Lectionary Reflections: Easter Sunday, April 5, 2015

Engaging Faith | Tue, Mar 31, 2015

By John Bucki, S.J.
Source: Center of Concern

Easter Sunday

April 5, 2015

Copyright © 2015 Center of Concern

Easter Sunday

April 5, 2015


Acts 10:34a, 37-43

Colossians 3:1-4 or 1 Corinthians 5:6b-8

John 20:1-9


April 3: Passover begins at sundown

April 4: Holy Saturday

April 5: Easter Sunday

April 7: World Health Day

April 11: Pope John XXXII issues Pacem in Terris in 1963

April 11: President Johnson signs the Civil Rights Act in 1964


Genuine progress does not consist in wealth sought for personal comfort or for its own sake; rather it consists in an economic order designed for the welfare of the human person, where the daily bread that each person receives reflects the glow of human love and the helping hand of God.  

Paul VI, Populorum Progressio

Hope in the coming kingdom is already beginning to take root in the hearts of people. The radical transformation of the world in the Paschal Mystery of the Lord gives full meaning to the efforts of people, and in particular of the young, to lessen injustice, violence and hatred and to advance all together in justice, freedom, kinship and love. 

Synod of Bishops, Justice in the World, 76

The Risen Christ signals the paths of hope along which we can advance together towards a world more just and mutually supportive, in which the blind egoism of the few will not prevail over the cries of pain of the many, reducing entire peoples to conditions of degrading misery. May the image of the new human being, shining on the face of Christ, cause everyone to acknowledge the inalienable value of human life; may it encourage effective responses to the increasingly felt demand for justice and equal opportunity in all areas of society; may it impel individuals and States to full respect for the essential and authentic rights rooted in the very nature of the human person. 

                           John Paul II, Urbi et Orbi Message, Easter, 23 April 2000 

By immersing ourselves into the death and resurrection of Christ through the Sacrament of Baptism, we are moved to free our hearts every day from the burden of material things, from a self-centered relationship with the “world” that impoverishes us and prevents us from being available and open to God and our neighbor. 

Benedict XVI, Message for Lent 2011, 3

Francis of Assisi tells us we should work to build peace. But there is no true peace without truth! There cannot be true peace if everyone is his own criterion, if everyone can always claim exclusively his own rights, without at the same time caring for the good of others, of everyone, on the basis of the nature that unites every human being on this earth. 

Pope Francis, March 22, 2013 

Being with Jesus demands that we go out from ourselves, and from living a tired and habitual faith. 

Pope Francis on Twitter ‏@Pontifex, 27 Mar 2013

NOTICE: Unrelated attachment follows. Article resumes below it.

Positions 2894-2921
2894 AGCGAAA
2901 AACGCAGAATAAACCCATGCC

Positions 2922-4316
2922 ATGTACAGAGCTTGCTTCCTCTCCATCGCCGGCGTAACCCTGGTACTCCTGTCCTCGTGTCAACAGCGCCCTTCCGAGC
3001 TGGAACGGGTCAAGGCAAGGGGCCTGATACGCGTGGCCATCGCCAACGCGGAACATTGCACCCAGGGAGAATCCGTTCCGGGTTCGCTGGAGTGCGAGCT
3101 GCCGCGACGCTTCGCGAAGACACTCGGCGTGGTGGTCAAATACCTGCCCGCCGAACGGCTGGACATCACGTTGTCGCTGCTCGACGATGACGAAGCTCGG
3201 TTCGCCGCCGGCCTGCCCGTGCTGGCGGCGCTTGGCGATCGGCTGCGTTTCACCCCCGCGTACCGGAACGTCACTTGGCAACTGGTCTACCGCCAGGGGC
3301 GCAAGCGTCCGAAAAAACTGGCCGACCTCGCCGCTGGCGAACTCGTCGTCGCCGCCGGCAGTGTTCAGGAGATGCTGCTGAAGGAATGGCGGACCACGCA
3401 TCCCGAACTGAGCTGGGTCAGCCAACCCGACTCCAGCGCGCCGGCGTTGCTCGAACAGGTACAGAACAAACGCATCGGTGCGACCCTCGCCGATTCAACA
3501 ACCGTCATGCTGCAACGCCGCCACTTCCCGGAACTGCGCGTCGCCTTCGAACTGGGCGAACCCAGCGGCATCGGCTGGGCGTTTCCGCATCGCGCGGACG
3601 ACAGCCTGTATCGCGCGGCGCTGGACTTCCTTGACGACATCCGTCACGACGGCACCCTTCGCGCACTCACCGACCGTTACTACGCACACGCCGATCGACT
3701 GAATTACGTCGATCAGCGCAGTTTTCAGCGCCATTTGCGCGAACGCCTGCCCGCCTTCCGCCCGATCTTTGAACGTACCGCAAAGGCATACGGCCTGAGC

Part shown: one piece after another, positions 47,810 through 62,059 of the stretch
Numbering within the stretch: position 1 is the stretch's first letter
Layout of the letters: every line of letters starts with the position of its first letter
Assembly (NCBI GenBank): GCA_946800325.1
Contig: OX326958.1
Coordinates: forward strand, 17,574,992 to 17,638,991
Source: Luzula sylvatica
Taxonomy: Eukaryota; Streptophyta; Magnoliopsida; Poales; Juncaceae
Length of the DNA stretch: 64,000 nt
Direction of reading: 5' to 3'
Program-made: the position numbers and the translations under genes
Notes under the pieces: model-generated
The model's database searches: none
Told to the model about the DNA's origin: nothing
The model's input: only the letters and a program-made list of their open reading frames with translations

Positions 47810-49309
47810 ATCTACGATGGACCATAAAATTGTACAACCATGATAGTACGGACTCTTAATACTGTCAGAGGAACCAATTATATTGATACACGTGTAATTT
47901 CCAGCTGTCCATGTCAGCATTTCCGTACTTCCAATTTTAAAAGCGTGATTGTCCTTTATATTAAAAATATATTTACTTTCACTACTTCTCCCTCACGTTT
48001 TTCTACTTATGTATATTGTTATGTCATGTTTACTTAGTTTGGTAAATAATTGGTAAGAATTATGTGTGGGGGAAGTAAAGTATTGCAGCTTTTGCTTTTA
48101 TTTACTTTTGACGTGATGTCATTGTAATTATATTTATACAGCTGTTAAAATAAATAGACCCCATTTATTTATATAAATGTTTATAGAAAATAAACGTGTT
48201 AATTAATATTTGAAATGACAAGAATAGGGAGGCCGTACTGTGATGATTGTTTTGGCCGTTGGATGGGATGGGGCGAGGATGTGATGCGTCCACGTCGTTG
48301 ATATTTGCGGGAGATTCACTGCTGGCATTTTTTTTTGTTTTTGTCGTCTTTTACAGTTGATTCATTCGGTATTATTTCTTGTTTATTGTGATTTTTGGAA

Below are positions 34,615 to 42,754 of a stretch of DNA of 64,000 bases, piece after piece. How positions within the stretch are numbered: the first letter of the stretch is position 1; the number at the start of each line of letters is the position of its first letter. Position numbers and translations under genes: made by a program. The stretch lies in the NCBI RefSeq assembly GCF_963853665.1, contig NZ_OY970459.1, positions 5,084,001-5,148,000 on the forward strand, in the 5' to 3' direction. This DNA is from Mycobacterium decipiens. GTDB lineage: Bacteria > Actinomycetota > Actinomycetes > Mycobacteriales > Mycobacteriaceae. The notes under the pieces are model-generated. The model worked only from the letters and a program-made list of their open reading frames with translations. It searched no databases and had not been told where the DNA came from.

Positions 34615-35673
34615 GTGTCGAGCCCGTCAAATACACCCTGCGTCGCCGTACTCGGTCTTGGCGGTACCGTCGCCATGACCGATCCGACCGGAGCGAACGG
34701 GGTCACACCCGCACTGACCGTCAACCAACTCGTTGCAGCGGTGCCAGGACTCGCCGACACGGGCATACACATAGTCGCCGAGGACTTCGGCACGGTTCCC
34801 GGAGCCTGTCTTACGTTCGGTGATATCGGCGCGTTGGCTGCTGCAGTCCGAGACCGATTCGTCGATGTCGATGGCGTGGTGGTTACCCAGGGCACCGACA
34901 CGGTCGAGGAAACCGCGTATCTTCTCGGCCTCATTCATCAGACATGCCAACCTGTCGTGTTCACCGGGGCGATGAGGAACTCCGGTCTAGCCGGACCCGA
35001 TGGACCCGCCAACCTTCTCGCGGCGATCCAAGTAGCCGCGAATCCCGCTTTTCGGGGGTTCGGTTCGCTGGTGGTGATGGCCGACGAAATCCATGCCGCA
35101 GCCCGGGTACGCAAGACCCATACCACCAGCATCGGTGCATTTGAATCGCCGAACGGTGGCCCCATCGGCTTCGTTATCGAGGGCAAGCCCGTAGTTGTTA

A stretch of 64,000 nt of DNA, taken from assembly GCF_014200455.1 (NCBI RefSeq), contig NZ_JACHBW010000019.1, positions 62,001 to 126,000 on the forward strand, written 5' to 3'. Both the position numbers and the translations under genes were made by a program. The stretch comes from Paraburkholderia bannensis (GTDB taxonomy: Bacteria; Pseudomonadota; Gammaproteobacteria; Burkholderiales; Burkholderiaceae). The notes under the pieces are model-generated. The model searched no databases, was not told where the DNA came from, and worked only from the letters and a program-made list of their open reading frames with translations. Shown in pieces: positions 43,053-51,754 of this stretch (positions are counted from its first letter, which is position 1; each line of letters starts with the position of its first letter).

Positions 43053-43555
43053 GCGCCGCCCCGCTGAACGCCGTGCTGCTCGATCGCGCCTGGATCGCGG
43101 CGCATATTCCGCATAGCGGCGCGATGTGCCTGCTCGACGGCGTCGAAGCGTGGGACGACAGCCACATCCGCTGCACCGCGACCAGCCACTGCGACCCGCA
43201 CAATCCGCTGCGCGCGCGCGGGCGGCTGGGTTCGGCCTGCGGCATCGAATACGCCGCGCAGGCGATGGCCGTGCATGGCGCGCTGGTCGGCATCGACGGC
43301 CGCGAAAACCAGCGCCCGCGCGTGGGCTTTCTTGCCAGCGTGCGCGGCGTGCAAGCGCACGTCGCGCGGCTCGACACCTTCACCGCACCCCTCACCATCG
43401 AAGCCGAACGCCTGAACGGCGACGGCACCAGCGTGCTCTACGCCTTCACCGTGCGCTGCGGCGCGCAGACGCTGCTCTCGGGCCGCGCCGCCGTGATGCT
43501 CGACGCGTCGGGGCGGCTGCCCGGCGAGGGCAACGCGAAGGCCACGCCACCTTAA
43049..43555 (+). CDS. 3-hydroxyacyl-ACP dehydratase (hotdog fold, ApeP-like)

Thoughts for Your Consideration

An understanding of resurrection which does not address issues of justice is shallow and not consistent with the spirit of Jesus who lived, died, and rose to bring an end to all oppression and injustice. 

The death of Jesus is not the last word or the end of the story.

Resurrection is the ultimate word of God about life and death.

In a world with lots of death and suffering, we are called to share Resurrection today.

In a world that seeks justice, we are invited to be people of the Resurrection.

Today’s letter to the Corinthians reminds us that something new is possible: “Let us celebrate the feast, not with the old yeast, the yeast of malice and wickedness, but with the unleavened bread of sincerity and truth.” In the midst of awesome human problems, great social sins, all kinds of violence, extreme economic inequalities, destruction to our planet, and serious injustices of all kinds, we believe something more is possible. We affirm life. We believe that resurrection is possible. 

Change is possible. Growth is possible. Peace and reconciliation are possible. Something new is possible. Healing of relationships is possible. Liberation for the poor and oppressed is possible. Social change is possible. Nations can work together for justice and peace. People can stand up and demand human rights. Society can provide health care for all. There is enough food so that everyone can eat if we only learn how to distribute it. All our children can have access to a good education. All people can have meaningful employment. We can live in a way that does not destroy the planet. We can work to end war and violence. We can live in solidarity.

Our world knows the tragedy of divisions and hatreds between peoples and nations. Our world knows the scandal of poverty and economic injustice. Today large parts of our world still struggle with the effects of a serious recession. We live in a world where the system is structured to increase economic inequalities between people. Meanwhile, the developing world has been dealing with an ongoing “recession” for a long time. More than ever the world needs to experience resurrection.